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AAP Calls Out Causes of Overuse Injuries & Burnout in Youth Sports

Children and teens score many physical and mental health benefits from participating in sports. But research shows about 70 % of them drop out of these organized activities by age 13.

The American Academy of Pediatrics (AAP) calls attention to the potential underlying causes behind sport drop-out rates and describes how pediatricians can encourage healthy athletic participation within a clinical report, "Overuse Injuries, Overtraining, and Burnout in Young Athletes."

The report, published in the February 2023 Pediatrics, updates a prior report from 2007. It highlights the latest evidence on how excessive training can lead to overuse injury, overtraining, impaired well-being and decreased quality of life.

Encouraging physical activity as a lifelong pursuit

"Sports are such a powerful and fun motivator to keep youth physically and mentally active. But some youth may feel pressure from parents, coaches and others to measure success only by performance," said Joel S. Brenner, MD, MPH, FAAP, an author of the report, co-authored by the AAP Council on Sports Medicine and Fitness.

"Pediatricians can help families determine what sport participation practices will benefit children most and help encourage physical activity as a lifelong pursuit."

The report outlines common sports-related injuries, such as those caused by repetitive stress. It states that children and adolescents may be at an increased risk for overuse injuries compared with adults. Growing bones in children are less tolerant of stress than those of adults and may be more susceptible to the development of stress injuries.

What is overtraining and how can it lead to burnout?

The AAP defines overtraining as a decrease in performance due to an imbalance of training and recovery that is often accompanied by persistent fatigue, impaired sleep and alterations in mood. Excessive training volume and overscheduling are also suggested as two potential risk factors for burnout. Research finds that it has become more common to see young athletes participate on multiple teams at the same time and training year-round.

"Whether training is specialized or multisport, it becomes a problem when an athlete no longer has any free play time or opportunity to engage in other non-sport-related activities," said Andrew Watson, MD, MS, FAAP, co-author of the report.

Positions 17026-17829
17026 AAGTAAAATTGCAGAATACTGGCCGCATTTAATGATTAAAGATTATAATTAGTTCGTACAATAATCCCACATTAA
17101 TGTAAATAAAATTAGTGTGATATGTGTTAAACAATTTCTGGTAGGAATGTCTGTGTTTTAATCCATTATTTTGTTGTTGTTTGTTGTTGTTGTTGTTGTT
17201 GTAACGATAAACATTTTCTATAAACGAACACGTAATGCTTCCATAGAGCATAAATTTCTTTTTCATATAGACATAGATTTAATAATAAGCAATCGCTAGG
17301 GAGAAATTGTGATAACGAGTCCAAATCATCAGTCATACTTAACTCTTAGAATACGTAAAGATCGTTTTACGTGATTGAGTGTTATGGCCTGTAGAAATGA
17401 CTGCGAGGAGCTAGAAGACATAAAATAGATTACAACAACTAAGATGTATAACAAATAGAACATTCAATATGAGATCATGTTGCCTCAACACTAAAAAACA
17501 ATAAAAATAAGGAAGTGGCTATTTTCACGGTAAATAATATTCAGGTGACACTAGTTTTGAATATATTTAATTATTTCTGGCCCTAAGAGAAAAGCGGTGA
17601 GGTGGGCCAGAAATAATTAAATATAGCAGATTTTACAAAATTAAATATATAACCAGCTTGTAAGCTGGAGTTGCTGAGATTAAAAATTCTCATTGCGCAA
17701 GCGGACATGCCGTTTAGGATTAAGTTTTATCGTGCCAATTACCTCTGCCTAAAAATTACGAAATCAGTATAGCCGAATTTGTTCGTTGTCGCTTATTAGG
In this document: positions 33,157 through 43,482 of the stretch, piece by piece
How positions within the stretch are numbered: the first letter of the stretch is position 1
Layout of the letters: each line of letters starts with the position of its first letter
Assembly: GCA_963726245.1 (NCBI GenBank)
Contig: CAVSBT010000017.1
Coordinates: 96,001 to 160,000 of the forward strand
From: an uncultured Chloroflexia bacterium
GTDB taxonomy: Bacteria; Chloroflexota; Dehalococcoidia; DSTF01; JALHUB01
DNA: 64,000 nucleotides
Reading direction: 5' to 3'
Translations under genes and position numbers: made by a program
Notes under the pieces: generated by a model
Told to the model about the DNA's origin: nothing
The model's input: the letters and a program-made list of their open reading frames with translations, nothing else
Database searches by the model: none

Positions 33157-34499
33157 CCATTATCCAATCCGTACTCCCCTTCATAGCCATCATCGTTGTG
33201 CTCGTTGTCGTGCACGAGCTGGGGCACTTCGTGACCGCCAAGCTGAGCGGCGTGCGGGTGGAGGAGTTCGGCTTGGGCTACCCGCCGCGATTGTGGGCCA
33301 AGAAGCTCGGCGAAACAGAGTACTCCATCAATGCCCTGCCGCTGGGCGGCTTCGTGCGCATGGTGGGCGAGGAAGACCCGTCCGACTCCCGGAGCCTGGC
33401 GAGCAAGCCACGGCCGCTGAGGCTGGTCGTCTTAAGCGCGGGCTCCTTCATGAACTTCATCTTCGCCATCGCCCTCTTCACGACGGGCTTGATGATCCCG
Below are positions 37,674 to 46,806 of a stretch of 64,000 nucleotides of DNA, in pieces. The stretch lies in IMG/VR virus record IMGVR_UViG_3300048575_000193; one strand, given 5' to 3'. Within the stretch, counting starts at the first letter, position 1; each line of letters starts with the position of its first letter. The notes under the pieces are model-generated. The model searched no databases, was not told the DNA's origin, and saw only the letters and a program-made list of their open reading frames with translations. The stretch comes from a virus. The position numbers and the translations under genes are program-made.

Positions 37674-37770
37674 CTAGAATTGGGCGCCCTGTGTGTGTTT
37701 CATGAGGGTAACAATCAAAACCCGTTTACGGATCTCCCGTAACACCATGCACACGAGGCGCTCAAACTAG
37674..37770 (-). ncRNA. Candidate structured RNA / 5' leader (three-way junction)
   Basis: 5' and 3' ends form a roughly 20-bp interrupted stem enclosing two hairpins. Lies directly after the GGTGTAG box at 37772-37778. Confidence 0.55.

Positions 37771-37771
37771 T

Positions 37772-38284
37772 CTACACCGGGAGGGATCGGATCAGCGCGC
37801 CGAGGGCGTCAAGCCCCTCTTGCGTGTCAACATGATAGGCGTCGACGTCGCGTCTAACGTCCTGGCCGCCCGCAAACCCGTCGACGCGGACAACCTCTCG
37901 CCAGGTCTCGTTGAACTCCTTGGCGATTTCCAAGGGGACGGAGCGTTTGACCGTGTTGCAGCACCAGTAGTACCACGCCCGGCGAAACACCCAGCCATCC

"Athletic competition and training will always prompt some stress that, when delivered in an appropriate way, leads to adaptation, success and enjoyment," Dr. Watson said. "When that stress becomes excessive, it can lead to burnout."

The AAP recommends:

  • Athletes undergo a preparticipation exam within their medical home, so their pediatrician can provide a comprehensive approach toward sports involvement.

  • Measuring success on participation and effort, and foster positive experiences with parents, coaches, and peers.

  • Promote skill development and being well-rounded in physical activities while avoiding overtraining and overscheduling.

  • When there are signs of overtraining or burnout, modify the causative factors and involve a mental health professional, if needed.

  • Keep workouts interesting and fun by incorporating age-appropriate games and training.

Mindfulness & taking breaks

"It's important to teach our athletes to focus on wellness and to listen to their bodies," Dr. Brenner said. "We can encourage mindfulness, time away from sports and other ways to prevent injury or burnout. If you have questions, always talk with your pediatrician."

Clinical reports created by AAP are written by medical experts, reflect the latest evidence in the field, and go through several rounds of peer review before being approved by the AAP Board of Directors and published in Pediatrics.

More information

1/22/2024 12:00 AM
American Academy of Pediatrics (Copyright @ 2024)
The information contained on this Web site should not be used as a substitute for the medical care and advice of your pediatrician. There may be variations in treatment that your pediatrician may recommend based on individual facts and circumstances.
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